“This drives down costs and increases profit,” said John. “There’s investment to be made up front, which is not insignificant, but it provides a much more stable operation for the next generation to participate in.”

Work smarter, not harder

That’s one of the reasons Becky and John Doherty started Stonepost Farms, a regenerative farm near Wildwood, Alta. five years ago.

“For us, it’s important to have a healthy landscape,” said Becky Doherty. “What’s left for future generations is something we really need to start thinking about. We just wanted to do better and knew we could do better.”

Becky and John Doherty have a dozen different enterprises at Stonepost Farms, and they say that diversity is one of the reasons why they’re seeing improvement in their soil health. photo: Supplied

The couple moved from an acreage to their new farm in 2016, but the land was badly overgrazed and “in pretty rough shape.” But having a diverse operation — including grass-fed beef; pasture-raised pork, chickens and turkeys; a market garden; and an apiary — is bringing the land back to life, she said.

“We started implementing these things and seeing the benefits of it. It kept snowballing from there. We now have nice, healthy soils with a really robust microbial life, which in turn produces really nutrient-dense, delicious food.”

For Doherty, regenerative agriculture is more than a buzzword.

“It’s kind of about working smarter, not harder,” she said. “We have 12 different enterprises that we run. We don’t want to be babysitting a whole lot of them. So for us, it comes down to reduced inputs on our end.”

That ‘do more with less’ philosophy seems to have resonated with their customers as well.

“The customers that we attract are ones that really have that ‘want to do better’ (attitude) and be sustainable,” she said. “They want their foods to be produced in natural ways, where we’re not using synthetics. They want these animals to be treated well and to essentially have a happy life. That’s what they like to see.”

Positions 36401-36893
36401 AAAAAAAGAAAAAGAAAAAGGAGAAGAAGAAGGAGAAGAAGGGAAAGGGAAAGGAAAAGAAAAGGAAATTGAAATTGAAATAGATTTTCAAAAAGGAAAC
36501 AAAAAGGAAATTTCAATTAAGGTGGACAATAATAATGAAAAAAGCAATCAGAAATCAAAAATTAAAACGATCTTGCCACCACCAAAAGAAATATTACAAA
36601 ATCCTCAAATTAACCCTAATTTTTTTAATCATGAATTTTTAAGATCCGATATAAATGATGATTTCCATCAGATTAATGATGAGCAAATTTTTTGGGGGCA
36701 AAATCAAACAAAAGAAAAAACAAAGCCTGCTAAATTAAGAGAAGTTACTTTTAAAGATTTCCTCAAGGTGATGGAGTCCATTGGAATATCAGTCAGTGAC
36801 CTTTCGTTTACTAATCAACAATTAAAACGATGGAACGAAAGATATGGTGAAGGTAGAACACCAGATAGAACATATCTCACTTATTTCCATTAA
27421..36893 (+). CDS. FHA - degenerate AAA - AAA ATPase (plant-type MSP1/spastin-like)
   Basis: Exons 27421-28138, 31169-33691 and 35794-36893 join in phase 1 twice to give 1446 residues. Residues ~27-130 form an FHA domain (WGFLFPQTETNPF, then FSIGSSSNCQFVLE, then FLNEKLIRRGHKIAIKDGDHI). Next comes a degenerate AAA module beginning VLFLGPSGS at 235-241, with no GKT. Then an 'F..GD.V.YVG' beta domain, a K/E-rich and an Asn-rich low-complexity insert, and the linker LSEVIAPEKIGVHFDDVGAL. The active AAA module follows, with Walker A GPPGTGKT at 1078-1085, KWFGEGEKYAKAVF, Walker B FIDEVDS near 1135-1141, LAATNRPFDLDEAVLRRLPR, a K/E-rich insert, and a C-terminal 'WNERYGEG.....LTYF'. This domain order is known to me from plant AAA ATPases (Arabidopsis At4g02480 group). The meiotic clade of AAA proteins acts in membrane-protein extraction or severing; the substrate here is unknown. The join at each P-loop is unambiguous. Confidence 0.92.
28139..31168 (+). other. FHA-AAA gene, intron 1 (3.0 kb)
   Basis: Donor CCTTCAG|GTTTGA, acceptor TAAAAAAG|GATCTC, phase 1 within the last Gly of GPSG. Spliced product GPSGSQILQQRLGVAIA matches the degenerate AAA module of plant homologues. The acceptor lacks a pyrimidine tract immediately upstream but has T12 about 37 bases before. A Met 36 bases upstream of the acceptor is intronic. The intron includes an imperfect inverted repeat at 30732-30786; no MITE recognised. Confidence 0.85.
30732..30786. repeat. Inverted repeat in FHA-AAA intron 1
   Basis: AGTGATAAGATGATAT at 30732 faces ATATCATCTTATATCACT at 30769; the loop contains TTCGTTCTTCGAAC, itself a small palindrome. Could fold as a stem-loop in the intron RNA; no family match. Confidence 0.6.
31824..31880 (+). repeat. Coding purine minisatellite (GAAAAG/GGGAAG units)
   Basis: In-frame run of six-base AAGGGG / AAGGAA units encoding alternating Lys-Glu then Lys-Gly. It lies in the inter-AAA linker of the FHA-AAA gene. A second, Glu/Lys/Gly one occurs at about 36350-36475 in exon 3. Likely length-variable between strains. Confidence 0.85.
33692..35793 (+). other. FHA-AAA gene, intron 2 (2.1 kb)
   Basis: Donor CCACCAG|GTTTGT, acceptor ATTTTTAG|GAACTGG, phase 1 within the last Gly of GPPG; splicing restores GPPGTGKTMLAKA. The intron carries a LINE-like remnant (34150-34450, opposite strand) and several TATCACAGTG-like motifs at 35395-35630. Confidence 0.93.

And they really like to see it with their own two eyes, Doherty added.

“We allow people to come out and tour the farm to actually see what we’re doing, which is something they typically don’t get from the commercial side of things. We’ve got really loyal customers for that reason, and they’re willing to pay the little bit extra that it costs for us to be able to produce that product.”

Food system spotlight

For some consumers, price is always going to be No. 1, so commercial agriculture isn’t going anywhere. But these food trends highlight a growing number of consumers who are willing to pay more to shop their values, and farmers have a chance to capitalize on that.

“We all tend to stay in our little bubbles, but because that curtain is down now, I think there is going to be more of a spotlight on the food system,” said McArthur.

“Farmers deal with a lot longer lead times than anybody else in the food system, so it’s even more important for farmers to look ahead and see what some of the trends are so they can pivot to make sure they’re maximizing their profitability.”

But a key piece of that is making sure producers get paid, she added.

“For the trend to really take root, farmers need compensation for what they’re doing,” said McArthur. “If a farmer is sequestering carbon in the soil, they should see some kind of remuneration there.”

That’s starting to happen in a bigger way, with a growing carbon offset market and new governmental policies around compensating farmers for carbon sequestration in the United States. But farmers who want to make the transition from conventional to regenerative farming need more incentives and support.

“Regenerating the health of the soil is so foundational to the health of an agricultural system. It means building more resilience so that, in the end, the whole system is more profitable,” said Bastien of Regeneration Canada. “But currently there is a lack of support and incentives.”

For some farms, the transition requires a cultural shift as well.

“When farmers’ parents and grandparents have been implementing certain practices for generations, it’s hard sometimes to change these mentalities,” she said. “Sometimes these cultural factors play a really important role.”

While there isn’t any data on how many farmers are using regenerative ag practices, their numbers are growing, said Bastien.

Those who have got on board have a long-term vision for their land, she said.

“This is a way to sustain agricultural systems for generations after us — and even more than sustaining. It’s a way to improve the ecosystem,” she said.

“There’s something really beautiful in thinking that we could leave our agricultural land in a better state than the state we inherited it in.”

This article was originally published at the Alberta Farm Express.